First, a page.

At XL Catlin, it’s an expectation that every day, in addition to your day job, you’re responsible for thinking innovatively and trying to come up with new ways of doing things or improving a product. Several years ago we launched XL Innovate, our joint-venture investment and start-up firm. This group gets pitched new ideas every day, so it gives us a front row seat to watch what’s going on, and then pick and choose where we want to make investments.

We also have a group internal to us called Accelerate that works directly with our business units to leverage new ideas. They quickly vet ideas, match them with the business unit that has a need, and gauge interest. Last year we introduced about 25 new products or services, and this year we’ve launched about a dozen so far.

R&I: What’s appealing to you about working in insurance?

JT: I love being able to solve problems for our clients and build relationships. Some of the people that I’ve met in this industry are some of my very, very dear friends that were business acquaintances at one time.

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To get exposure to all these different people from different walks of life and different industries all over the world, and understand a little bit about each one of them, makes every day a new adventure. There’s something new to learn every day. I feel blessed to have been given this opportunity to work in this industry.

R&I: What’s next in your career journey?

JT: XL Catlin was recently acquired by AXA Insurance, and I think that will bring us some additional capital to enable us to move faster. We share a similar long-term vision for what we want to build. I’m personally very excited for the opportunity that it’s going to present to us here in North America particularly, but also for the organization on a whole. And I think that that excitement is very much felt throughout the organization. &

Katie Dwyer is an associate editor at Risk & Insurance®. She can be reached at [email protected]

More from Risk & Insurance

More from Risk & Insurance

4 Companies That Rocked It by Treating Injured Workers as Equals; Not Adversaries

The 2018 Teddy Award winners built their programs around people, not claims, and offer proof that a worker-centric approach is a smarter way to operate.
By: | October 30, 2018 • 3 min read

Across the workers’ compensation industry, the concept of a worker advocacy model has been around for a while, but has only seen notable adoption in recent years.

Even among those not adopting a formal advocacy approach, mindsets are shifting. Formerly claims-centric programs are becoming worker-centric and it’s a win all around: better outcomes; greater productivity; safer, healthier employees and a stronger bottom line.

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That’s what you’ll see in this month’s issue of Risk & Insurance® when you read the profiles of the four recipients of the 2018 Theodore Roosevelt Workers’ Compensation and Disability Management Award, sponsored by PMA Companies. These four programs put workers front and center in everything they do.

“We were focused on building up a program with an eye on our partner experience. Cost was at the bottom of the list. Doing a better job by our partners was at the top,” said Steve Legg, director of risk management for Starbucks.

Starbucks put claims reporting in the hands of its partners, an exemplary act of trust. The coffee company also put itself in workers’ shoes to identify and remove points of friction.

That led to a call center run by Starbucks’ TPA and a dedicated telephonic case management team so that partners can speak to a live person without the frustration of ‘phone tag’ and unanswered questions.

“We were focused on building up a program with an eye on our partner experience. Cost was at the bottom of the list. Doing a better job by our partners was at the top.” — Steve Legg, director of risk management, Starbucks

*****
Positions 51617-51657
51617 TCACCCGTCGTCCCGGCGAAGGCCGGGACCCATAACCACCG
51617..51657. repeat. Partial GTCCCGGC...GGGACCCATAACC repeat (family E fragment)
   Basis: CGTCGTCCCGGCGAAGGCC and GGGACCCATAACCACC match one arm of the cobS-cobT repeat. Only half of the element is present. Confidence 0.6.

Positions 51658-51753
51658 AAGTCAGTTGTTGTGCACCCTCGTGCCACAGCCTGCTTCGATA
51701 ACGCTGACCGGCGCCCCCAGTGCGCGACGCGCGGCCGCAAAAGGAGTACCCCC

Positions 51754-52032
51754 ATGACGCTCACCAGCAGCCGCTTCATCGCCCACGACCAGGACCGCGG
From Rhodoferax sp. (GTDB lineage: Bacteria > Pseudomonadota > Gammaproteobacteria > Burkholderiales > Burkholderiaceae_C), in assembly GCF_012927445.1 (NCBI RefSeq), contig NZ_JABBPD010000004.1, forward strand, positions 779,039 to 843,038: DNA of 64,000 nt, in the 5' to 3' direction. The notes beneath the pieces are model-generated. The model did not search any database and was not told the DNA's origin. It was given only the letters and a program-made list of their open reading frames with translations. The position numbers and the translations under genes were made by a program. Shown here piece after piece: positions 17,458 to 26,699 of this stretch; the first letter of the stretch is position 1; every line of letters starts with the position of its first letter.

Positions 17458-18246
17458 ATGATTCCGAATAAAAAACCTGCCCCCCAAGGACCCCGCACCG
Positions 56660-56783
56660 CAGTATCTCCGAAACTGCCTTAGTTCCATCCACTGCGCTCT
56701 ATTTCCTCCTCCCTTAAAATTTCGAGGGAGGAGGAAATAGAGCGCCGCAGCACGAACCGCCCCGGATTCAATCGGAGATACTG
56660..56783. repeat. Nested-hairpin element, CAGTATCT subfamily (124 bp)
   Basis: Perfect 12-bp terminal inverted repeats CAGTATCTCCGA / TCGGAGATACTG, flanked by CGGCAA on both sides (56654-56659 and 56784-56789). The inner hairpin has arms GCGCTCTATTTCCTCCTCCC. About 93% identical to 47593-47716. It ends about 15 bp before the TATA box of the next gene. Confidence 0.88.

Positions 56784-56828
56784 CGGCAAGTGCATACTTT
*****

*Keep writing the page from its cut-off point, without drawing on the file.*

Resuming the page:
Starbucks also implemented direct deposit for lost-time pay, eliminating stressful wait times for injured partners, and allowing them to focus on healing.

For Starbucks, as for all of the 2018 Teddy Award winners, the approach is netting measurable results. With higher partner satisfaction, it has seen a 50 percent decrease in litigation.

Teddy winner Main Line Health (MLH) adopted worker advocacy in a way that goes far beyond claims.

Employees who identify and report safety hazards can take credit for their actions by sending out a formal “Employee Safety Message” to nearly 11,000 mailboxes across the organization.

“The recognition is pretty cool,” said Steve Besack, system director, claims management and workers’ compensation for the health system.

MLH also takes a non-adversarial approach to workers with repeat injuries, seeing them as a resource for identifying areas of improvement.

“When you look at ‘repeat offenders’ in an unconventional way, they’re a great asset to the program, not a liability,” said Mike Miller, manager, workers’ compensation and employee safety for MLH.

Teddy winner Monmouth County, N.J. utilizes high-tech motion capture technology to reduce the chance of placing new hires in jobs that are likely to hurt them.

Monmouth County also adopted numerous wellness initiatives that help workers manage their weight and improve their wellbeing overall.

“You should see the looks on their faces when their cholesterol is down, they’ve lost weight and their blood sugar is better. We’ve had people lose 30 and 40 pounds,” said William McGuane, the county’s manager of benefits and workers’ compensation.

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Do these sound like minor program elements? The math says otherwise: Claims severity has plunged from $5.5 million in 2009 to $1.3 million in 2017.

At the University of Pennsylvania, putting workers first means getting out from behind the desk and finding out what each one of them is tasked with, day in, day out — and looking for ways to make each of those tasks safer.

Regular observations across the sprawling campus have resulted in a phenomenal number of process and equipment changes that seem simple on their own, but in combination have created a substantially safer, healthier campus and improved employee morale.

UPenn’s workers’ comp costs, in the seven-digit figures in 2009, have been virtually cut in half.

Risk & Insurance® is proud to honor the work of these four organizations. We hope their stories inspire other organizations to be true partners with the employees they depend on. &

Michelle Kerr is associate editor of Risk & Insurance. She can be reached at [email protected]